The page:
The Best Time of Year to go on Safari in Tanzaniaby Dave Burns | Posted in News |
Since I schedule safaris at different times during the year, one of the questions I’m frequently asked is, which time of year is best to go?
Honestly, there’s no bad time to go but things will be different depending on when you choose: sometimes there are greener landscapes, sometimes cooler temperatures, etc. Here is more detail:
What about the migration?
Clients always ask about the migration herds of wildebeest. It’s a myth that you need to go at a certain time of year to see the migration. It happens year-round and it’s likely you’ll see it on most safaris. There are certain times of year when the migrating herds cross crocodile-infested rivers like in the spectacular videos by National Geographic or this one I took in July 2017. Those you’ll need to plan for by, for example, coming in July.
One question I always ask people is, do you even need to see the migration herds? Some people think wildebeest are not the most photogenic creatures and, although it can be nice to get a picture of a 20,000-strong herd stretching out to the horizon, keep in mind that cats are territorial. If you would rather see things like big or small cats, they stay put even if the herds have left an area. In fact, they may be more likely to come out into the open if prey is scarce.
When reading the below thoughts, keep in mind that the Ngorongoro Crater, where I go on all of my Tanzanian safaris, is good at any time of year.
In February, Tarangire is always very lush after the “short rains” of November/December. The wildlife spreads out and thick vegetation gives photographs beautiful green backgrounds. Still, there are plenty of elephants to see and the baobabs are in bloom.
At the same time, the short-grass plains in the southern Serengeti and Ndutu areas are green and the migration herds of zebra and wildebeest move into the area to graze with their newborn foals and calves. Young prey is always attractive to predators so we keep our eyes peeled!
I usually end my February safari in the mid-Serengeti since the cats and the kopjes they typically inhabit are photogenic at any time.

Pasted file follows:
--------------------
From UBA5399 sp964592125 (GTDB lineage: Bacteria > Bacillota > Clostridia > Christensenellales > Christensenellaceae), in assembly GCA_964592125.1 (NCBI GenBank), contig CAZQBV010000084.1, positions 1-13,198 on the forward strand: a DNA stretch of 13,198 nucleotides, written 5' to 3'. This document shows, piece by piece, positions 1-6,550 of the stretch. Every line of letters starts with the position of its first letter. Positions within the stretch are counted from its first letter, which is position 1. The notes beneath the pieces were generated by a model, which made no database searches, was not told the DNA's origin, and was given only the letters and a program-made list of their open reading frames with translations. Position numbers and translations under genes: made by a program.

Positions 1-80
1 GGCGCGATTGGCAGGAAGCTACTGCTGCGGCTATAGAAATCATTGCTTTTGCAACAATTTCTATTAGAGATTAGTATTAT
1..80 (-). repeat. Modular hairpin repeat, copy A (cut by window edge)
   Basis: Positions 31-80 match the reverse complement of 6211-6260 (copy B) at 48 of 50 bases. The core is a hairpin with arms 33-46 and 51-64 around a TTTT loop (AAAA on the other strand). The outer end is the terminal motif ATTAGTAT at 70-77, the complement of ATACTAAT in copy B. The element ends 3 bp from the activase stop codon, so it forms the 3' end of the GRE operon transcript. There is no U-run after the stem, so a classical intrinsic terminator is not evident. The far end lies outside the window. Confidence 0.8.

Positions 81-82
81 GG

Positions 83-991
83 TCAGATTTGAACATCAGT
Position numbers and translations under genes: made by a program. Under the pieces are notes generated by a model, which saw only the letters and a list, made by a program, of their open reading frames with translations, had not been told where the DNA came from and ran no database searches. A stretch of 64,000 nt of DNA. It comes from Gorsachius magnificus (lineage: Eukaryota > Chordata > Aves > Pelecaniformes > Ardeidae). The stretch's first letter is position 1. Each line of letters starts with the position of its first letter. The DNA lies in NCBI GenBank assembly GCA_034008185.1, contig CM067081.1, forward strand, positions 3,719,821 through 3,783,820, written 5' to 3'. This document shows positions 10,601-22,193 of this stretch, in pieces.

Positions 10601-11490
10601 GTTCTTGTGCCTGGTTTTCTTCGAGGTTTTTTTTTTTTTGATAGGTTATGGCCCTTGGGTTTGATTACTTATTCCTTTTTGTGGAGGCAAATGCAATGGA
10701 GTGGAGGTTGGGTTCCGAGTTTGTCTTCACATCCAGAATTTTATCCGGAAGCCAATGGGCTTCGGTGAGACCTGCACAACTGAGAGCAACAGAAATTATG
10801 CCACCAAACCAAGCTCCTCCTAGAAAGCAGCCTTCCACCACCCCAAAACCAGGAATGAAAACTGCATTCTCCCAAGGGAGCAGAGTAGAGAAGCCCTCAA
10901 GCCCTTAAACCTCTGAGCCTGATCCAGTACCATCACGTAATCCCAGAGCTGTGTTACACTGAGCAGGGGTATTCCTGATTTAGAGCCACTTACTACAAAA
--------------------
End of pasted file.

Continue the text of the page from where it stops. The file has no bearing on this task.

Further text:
I recommend my July safari for people who don’t handle heat well. This is Tanzania’s winter and even though Tanzania is at the equator, the temperatures are still the coolest of the year. You’ll need a sweater or light jacket at night.
In Tarangire, the park becomes more active after the “long rains” in April and May and then it gradually dries out until the short rains begin again in November. Seeing it in July strikes a nice sweet spot to see concentrations of wildlife but with some green as well.
After May, the short-grass plains in the southern Serengeti start drying out and the migrating herds move north to the center. The rate they move all depends on whether there are more intermittent showers and how they affect grass growth. For my July safari, I begin the Serengeti in its center where the concentration of herds, kopjes, and big cats make for great viewing.
By that time of year, the herds may be far enough into the northern Serengeti that it is the best time to attempt to see a river crossing. I end there with a couple of days but I always warn people that the wildebeest and the weather aren’t on schedules so, even though I’ve been successful in the past, there are no guarantees.
I think October is the best time of year for Tarangire National Park. Things have dried out so that wildlife congregates down by the Tarangire River which is the only remaining water source (and the predators know this!). Since it’s dry, it’s a better time to see wildlife in thickets and bushes since they’re less foliated.
The Serengeti portion of the safari starts in the central Serengeti around the photogenic kopjes and plains. We may see the tail end of the migration herds here along with big cats and some lesser known species. We then finish with a few days in the rolling hills of the northern Serengeti which is at its best at this time: plenty of herds to see and some bird and antelope species which occur nowhere else on the trip.
I hope the thoughts above help you to pick the right safari for you. If you have any questions I didn’t answer, please feel free to leave a comment below or send me an email.